On Thursday, we were having friends over for dinner and, after an appointment with a client, I ran to the grocery store to pick up a couple of items. I called my husband to let him know I had everything, but he didn’t answer. I called a second time, but he didn’t answer AGAIN.
Now, I’m notorious for not answering my phone every time it rings. If I’m with someone— it doesn’t matter if it’s a friend, one of my daughters or a client—I don’t stop what I’m doing to answer the phone (unless I’m expecting a really important call). I believe that the person you’re with deserves your undivided attention. I also don’t check my email or texts every hour. My goal is to always answer within 24 hours, but I’m definitely not tied to technology.
Back to Thursday night. Larry usually has his phone on him. Like a lot of people, he carries it with him and unless he’s with a customer or involved in a project at the office that can’t be interrupted, he typically picks up his phone when it rings. On Thursday I knew he was either on the road or at home by the time I called, so when he didn’t answer twice, I started to become concerned. There wasn’t a good reason to be uneasy. It’s not like he has health issues, was in a torrential downpour, or is a bad driver (although I do think he uses the brakes a lot when he’s driving MY car). Nope, I simply became anxious because I couldn’t reach him.
We are SO constantly connected that if someone doesn’t pick up the phone, or text back right away, we get worried or annoyed. We’ve become used to the ability to communicate with anyone, anywhere, via a myriad of methods: land line, mobile phone, emailing, texting, instant messaging, tweeting, posting. We have come to expect immediate feedback.
I’m sure not all of you are old enough to remember this, but “back in the day” (as some people say), things were very different. I grew up in a generation where television shows were aired in black & white (3 channels), and telephones not only weren’t cordless they had “party lines” (you could pick up the phone and other people would be talking). I did term papers on a typewriter where you fixed a mistake by sticking in a little white strip and typing over it. Invitations were delivered by “mailmen” (we now have postal carries but back then they were “mailmen”). Milk was delivered to a silver box on the back porch and we had dinner together every night, at home, without any electronics.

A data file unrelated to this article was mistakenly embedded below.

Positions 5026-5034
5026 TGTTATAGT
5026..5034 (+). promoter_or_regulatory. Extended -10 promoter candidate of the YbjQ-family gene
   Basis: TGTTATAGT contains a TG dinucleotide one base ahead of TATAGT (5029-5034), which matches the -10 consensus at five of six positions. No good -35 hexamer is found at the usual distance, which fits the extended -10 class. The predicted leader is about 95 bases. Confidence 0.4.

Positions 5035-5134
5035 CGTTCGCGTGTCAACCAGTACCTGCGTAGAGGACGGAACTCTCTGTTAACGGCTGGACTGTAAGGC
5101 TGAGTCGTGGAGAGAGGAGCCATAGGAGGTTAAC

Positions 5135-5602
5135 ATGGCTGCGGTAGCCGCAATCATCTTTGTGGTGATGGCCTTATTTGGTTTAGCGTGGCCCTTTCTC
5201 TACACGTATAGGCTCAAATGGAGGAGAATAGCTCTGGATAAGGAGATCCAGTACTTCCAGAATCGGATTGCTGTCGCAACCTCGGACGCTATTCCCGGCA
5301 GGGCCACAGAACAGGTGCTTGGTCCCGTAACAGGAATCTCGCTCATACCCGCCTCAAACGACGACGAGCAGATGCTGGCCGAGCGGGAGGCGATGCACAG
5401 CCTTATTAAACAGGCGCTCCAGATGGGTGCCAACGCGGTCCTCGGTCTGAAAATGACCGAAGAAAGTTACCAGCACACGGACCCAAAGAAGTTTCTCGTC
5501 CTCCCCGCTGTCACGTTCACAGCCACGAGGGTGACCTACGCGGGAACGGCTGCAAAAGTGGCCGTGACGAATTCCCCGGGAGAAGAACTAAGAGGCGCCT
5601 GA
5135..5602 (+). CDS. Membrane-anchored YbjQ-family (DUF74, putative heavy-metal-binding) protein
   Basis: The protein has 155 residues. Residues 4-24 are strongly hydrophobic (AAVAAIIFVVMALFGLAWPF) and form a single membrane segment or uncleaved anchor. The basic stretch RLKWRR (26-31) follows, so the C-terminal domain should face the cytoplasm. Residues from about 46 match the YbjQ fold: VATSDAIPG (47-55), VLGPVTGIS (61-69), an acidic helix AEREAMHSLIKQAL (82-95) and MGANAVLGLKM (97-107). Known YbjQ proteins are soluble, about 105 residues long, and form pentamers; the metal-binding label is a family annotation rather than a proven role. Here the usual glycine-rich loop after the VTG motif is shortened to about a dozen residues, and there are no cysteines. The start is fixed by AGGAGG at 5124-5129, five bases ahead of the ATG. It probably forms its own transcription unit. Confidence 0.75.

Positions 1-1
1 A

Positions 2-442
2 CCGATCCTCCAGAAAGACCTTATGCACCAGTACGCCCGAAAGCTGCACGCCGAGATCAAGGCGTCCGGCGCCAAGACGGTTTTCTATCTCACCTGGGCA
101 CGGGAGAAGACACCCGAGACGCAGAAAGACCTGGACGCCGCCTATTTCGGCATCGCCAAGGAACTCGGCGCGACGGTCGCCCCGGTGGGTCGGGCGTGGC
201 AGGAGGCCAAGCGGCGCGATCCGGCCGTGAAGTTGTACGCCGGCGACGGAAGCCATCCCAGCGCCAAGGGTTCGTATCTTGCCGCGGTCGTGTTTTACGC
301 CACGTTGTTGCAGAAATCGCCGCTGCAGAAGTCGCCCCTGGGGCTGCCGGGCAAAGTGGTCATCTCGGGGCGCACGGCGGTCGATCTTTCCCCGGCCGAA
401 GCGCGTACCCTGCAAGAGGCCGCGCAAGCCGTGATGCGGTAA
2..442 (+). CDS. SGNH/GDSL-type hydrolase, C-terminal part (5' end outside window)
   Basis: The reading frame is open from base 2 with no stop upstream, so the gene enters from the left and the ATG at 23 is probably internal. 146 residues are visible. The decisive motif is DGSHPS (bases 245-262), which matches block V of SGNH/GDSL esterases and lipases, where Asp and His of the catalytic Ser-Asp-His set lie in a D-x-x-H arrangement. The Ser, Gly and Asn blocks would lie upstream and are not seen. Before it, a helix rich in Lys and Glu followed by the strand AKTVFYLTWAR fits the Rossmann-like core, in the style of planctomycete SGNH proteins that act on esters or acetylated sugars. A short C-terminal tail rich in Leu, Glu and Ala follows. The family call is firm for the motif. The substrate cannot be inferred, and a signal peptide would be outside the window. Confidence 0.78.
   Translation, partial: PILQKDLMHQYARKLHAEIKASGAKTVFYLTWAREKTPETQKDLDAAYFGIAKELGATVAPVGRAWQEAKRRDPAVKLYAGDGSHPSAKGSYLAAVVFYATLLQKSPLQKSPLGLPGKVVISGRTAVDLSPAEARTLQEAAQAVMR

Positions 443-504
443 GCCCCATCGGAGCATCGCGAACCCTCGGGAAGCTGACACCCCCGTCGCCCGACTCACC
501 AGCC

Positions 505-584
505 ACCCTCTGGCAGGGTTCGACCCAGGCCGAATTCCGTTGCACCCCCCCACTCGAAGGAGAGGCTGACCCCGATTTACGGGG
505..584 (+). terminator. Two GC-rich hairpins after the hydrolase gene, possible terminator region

I think technology is great. I can order color samples for clients, research the best source for a piece of furniture, and pull up an amazing quote I want to share, all from the comfort of my own space. How wonderful. There are huge advantages to the advancements we all enjoy. We have a wealth of information at our fingertips. We can connect with other people so much more easily. Schools have benefitted by a shift in the learning environment. Classes can be taken online. The world has become “smaller” because we can communicate with people almost anywhere. Global partnerships are now much more viable. Many employees can work remotely. People who have challenges leaving their homes can be connected in spite of the physical barrier. Children can learn to read, write and explore online. The list of benefits goes on and on.
What concerns me is that we should have so much MORE time, but it often seems like we’re more harried and over-extended than ever. We over-communicate but we often don’t REALLY communicate. We’ve become adept at a new shorthand: SMS (short message service or textese) and we live in an instant gratification world.
It’s become more difficult to separate our professional and personal lives because we’re always expected to be “plugged in”. At home, some people text their partners or children to come down for dinner. At restaurants you see entire families caught up in their personal devises; there’s no conversation because they’re all on their phones, or playing electronic games. You see people texting at concerts, plays, soccer games, and faith services. So many people are not engaged in the life happening around them, but rather immersed in a world that’s brought to them on a very little screen. Our world has been expanded and minimized simultaneously.
We’re losing the art (and joy) of interacting on a person-to-person level. We are so busy worrying about what we might be missing that we forget to pay attention to the person or experience right in front of us.
Put the devices away for just one weekend, or day, or evening. Look at each other, in person, and have a conversation. Slow down. Enjoy the moment.
Our lives have been transformed by technology. How we handle that transformation is up to us.